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Let’s play a game, shall we? It will be like a drinking game, but without drinking. Okay, here are the rules: every time you read a columnist use the follow words in an article that talks about Muslim women, give five dollars to charity:
• “pushing boundaries”
• “East and West”
• a description of what a Muslim woman wears that includes “free-flowing hair” or “veiled”
If you play this game while reading this article from the Los Angeles Times, you might need to go the ATM halfway before the article is through.
The article focuses on a few Arab women who are “pushing boundaries”: creating a sexual revolution with their books, plays, and TV shows. Though the article tries to aggrandize these women’s work, it really just belittles what they do by comparing their work to Western cultural landmarks.
Lina Khoury’s play Women’s Talk is compared to The Vagina Monologues. Columnist and magazine editor Amy Mowafi (pictured here) is compared to The Sex and the City’s Carrie Bradshaw. When describing Arab news and talk shows, the article points out that these shows “borrow heavily from Western programming.” Borrow what? Subject matter? Overly veneered hosts? Format? Or are they just copy-cats? If so, they wouldn’t be the first: American TV “borrows heavily” from British TV, but there aren’t any columns how American TV “pushes boundaries” with Who Wants to Be a Millionaire? or The Office. Pointing out that news programs “borrow” from Western programs makes it seem like the Middle East relies on the west for all of its culture and ideas.
But when the Middle East (I say “Middle East” because the article only mentions Egypt and Lebanon specifically when speaking of Mowafi, and Haifa Wehbe and Nada Abou Farhat, respectively. The article does not address which country playwright Lina Khoury lives in, and Egypt and Lebanon are stretched into an entire region) wants to talk about sex or women’s issues on TV or in books or through plays, the credit it always somehow detoured back to the U.S. Credit is given to “Oprah Winfrey, Beyonce and even Hillary Rodham Clinton,” but no Middle Eastern or Muslim female role models, as if there have never been any and aren’t any in existence. With no explanation as to what Oprah or Clinton ever did for these women.
Even these women’s western educations are given the credit for their work rather than they themselves, as if they never would have thought of some of these things themselves if they had been educated in the Middle East.
New rule: every time you see a binary, give another five dollars.
This article and its writers seem positively smitten with extreme black-and-white binaries. The third paragraph in the article starts with “They are at once liberated and repressed, devout and rebellious.” The sound of the call to prayer is contrasted with the Pussycat Dolls. Posters for martyrs are contrasted with ads featuring women who “slipped off the pages of Vanity Fair.” Haifa Wehbe and other “women who wear low-cut blouses and slit skirts” with “draped in niqabs, or face veils, and abayas.” Uh, excuse me, but furniture is draped with cloth, not people. “Tradition” is contrasted with “progressiveness.”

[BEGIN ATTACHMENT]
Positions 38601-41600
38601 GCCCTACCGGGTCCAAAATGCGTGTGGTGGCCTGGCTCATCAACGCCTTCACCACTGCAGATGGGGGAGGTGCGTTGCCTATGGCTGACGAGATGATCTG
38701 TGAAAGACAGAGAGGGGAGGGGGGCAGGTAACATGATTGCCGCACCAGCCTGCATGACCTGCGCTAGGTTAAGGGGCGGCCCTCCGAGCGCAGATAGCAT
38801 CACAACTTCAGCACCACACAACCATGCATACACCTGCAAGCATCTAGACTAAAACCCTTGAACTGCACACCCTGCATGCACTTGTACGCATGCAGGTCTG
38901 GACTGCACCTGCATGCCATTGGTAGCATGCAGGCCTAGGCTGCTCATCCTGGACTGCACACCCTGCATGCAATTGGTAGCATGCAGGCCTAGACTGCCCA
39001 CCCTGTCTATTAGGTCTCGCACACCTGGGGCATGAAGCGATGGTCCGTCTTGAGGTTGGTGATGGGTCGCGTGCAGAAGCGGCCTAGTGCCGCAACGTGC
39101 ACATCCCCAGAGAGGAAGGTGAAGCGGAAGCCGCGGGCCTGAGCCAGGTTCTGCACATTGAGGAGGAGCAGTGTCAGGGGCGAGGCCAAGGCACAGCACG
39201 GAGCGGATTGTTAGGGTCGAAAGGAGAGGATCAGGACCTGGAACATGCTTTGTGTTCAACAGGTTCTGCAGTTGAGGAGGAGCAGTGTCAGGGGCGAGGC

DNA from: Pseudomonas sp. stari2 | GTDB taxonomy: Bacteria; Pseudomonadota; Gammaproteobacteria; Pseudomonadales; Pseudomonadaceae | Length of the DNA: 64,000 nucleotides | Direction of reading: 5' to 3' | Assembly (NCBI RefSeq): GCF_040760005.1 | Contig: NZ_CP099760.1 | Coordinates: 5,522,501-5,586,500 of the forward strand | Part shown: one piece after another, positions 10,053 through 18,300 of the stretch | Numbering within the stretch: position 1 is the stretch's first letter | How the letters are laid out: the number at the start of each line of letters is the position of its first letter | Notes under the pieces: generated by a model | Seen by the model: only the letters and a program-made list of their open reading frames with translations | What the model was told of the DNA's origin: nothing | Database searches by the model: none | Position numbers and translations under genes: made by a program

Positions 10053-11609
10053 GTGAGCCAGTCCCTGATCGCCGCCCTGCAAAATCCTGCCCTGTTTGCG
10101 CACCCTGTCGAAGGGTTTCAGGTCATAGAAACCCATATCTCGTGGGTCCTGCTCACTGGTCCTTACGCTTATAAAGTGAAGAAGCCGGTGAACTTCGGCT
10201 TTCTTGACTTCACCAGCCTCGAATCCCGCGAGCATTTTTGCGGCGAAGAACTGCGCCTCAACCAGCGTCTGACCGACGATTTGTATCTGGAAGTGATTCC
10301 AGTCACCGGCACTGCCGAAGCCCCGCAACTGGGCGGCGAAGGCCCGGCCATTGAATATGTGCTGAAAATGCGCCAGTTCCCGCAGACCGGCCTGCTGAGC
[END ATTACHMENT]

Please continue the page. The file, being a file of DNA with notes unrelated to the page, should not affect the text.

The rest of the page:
And what would an article about Muslim/Middle Eastern women be without a good dash of sex to arouse the reader’s…interest? “A more salacious take on women’s rights and sexual freedom is Beirut’s music-video market that beams seduction into Arab living rooms.” Khoury notes that, “it [the sexy look in Beirut] all grows out of a restricted society of sexual repression. And when this freedom finally does come out, it comes out very dramatically in a concentrated, almost pornographic look.” Frankly, I’m surprised that nobody bothered to point out the idea that less clothing = liberation is a western idea, and give credit to the U.S. for inventing music videos.
Let’s finish with some good, old-fashioned horizontal hostility, shall we? Dima Dabbous-Sensenig refers to the women in ads and music videos as “bimbos,” downplaying their part in this great big “sexual revolution” for women. While short skirts and sexy dance moves shouldn’t be the mark of freedom or modernity, it’s pretty harsh to reject these women’s existence in music videos and on billboards as totally unimportant.
Finally, Mowafi is kind enough to do the writers a favor and insert her own offensive East/West binary when she says, “I’d never want to see an Arab woman splayed on the floor of a club with her legs wide open like in the West. I don’t think that’s a sign of modernity. No, we don’t want to be answerable to men, but we don’t want to lose our sense of morality either.” Thanks, sister. I’ll remember that the next time I think about splaying my legs open in a public place, the way my western education taught me to.